Step On Bus Tours


23211 Woodward Ave. #121

​Ferndale, MI 48220

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Twitter: @StepOnBusTours

Monday, February 25, 2013


During the Civil War there were seas of black bonnets worn by women in mourning.
Did you know that more people lost their lives in America's Civil War than any subsequent war combined since? The blood soaked fields, not just Gettysburg, but in so many fields east of the Mississippi. 

President Lincoln said it well: "Our country is dark." He meant that literally. In 1861-1865, everywhere one looked, people, mainly women, were in black mourning their family and friends. 

When I shared this fact on the Quilts, Quakers and Questors Underground Railroad tour last week, there was a moment of silence for people who passed almost 200 years ago.  They got it immediately. This is really history. Our Michigan men died.

Now, we wear black because that "little black dress" is just sooo cute. Or, gray is the new black? Oh, the film The Blue & The Gray, which features more emotions than actual history.

History happened on our soil. There are over 300 Underground Railroad stops and markers in our State.

Sunday, February 24, 2013


Fugitive slaves of the 1800s trekking north
Fugitives Slaves in the 1800's didn't patiently wait their turn for a seat on the Underground Railroad. Some conditions in the South were just too deplorable. Some "Masters & Mistresses" were just too sadistic. 

Slaves were not considered human and were not given the proper food, clothing or medical treatment. So they ran. Most didn't even know where they were running, but they had to get out.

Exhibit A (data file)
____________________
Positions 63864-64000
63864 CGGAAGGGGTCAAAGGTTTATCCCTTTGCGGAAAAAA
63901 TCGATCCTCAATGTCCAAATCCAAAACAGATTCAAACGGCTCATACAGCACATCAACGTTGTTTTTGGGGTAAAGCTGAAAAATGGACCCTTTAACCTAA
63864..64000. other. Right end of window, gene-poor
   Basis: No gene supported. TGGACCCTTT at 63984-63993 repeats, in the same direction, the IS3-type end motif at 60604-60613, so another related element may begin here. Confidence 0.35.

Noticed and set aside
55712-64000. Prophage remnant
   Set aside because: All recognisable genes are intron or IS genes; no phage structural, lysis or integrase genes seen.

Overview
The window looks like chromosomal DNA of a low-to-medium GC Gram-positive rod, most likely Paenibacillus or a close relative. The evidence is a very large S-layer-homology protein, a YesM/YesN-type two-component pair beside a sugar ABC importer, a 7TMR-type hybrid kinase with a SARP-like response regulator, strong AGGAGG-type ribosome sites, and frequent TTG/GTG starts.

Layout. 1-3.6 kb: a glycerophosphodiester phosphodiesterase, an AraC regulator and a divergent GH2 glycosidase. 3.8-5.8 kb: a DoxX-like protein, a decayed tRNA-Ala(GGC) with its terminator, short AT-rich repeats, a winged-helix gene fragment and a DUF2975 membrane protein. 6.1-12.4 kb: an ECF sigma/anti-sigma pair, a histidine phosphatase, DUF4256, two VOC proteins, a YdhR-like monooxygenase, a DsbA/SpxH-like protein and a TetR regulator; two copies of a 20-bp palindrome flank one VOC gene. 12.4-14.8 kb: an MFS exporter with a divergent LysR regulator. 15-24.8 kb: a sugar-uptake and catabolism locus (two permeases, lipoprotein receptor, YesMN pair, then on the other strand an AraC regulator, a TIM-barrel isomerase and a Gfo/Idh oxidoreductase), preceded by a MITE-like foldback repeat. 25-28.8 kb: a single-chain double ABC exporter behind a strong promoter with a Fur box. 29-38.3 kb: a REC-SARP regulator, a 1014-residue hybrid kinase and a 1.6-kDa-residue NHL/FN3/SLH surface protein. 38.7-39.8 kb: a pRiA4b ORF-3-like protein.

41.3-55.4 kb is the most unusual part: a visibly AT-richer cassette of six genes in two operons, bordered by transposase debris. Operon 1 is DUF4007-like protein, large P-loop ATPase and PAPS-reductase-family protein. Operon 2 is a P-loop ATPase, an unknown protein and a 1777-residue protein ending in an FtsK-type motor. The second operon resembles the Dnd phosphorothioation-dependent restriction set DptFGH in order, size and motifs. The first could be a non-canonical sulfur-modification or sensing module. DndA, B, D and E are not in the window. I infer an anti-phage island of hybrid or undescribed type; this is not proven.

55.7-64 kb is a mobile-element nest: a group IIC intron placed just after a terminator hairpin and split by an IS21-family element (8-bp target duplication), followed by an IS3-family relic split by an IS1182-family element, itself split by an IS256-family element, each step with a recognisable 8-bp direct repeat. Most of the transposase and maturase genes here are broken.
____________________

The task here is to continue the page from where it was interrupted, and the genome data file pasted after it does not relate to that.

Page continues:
Some ran into camps of the Native Americans -- a new language, a different way of living, a different life and not necessarily better.  The Native Americans took them into their tribes -- like they did so many others such as white children who were lost on the Prairie's, deserters from the Mexican War, people who just couldn't make a go of it on their own.

Tribes felt that the Fugitives were so valuable because of their gifts: speaking English, understanding the "white" ways, shielding them from their captors, planting and harvesting and skilled trades -- carpenters, metal smiths, furniture makers, seamstresses.  We really don't know about this side of the Fugitive Slave Story because it hasn't been told. And, it exists.

The other story we know very little of is about The Bounty Hunters, who, anxious to make a fortune off the head of a run-away slaves, pursued them relentlessly so that they could be earn the fat sum on their heads.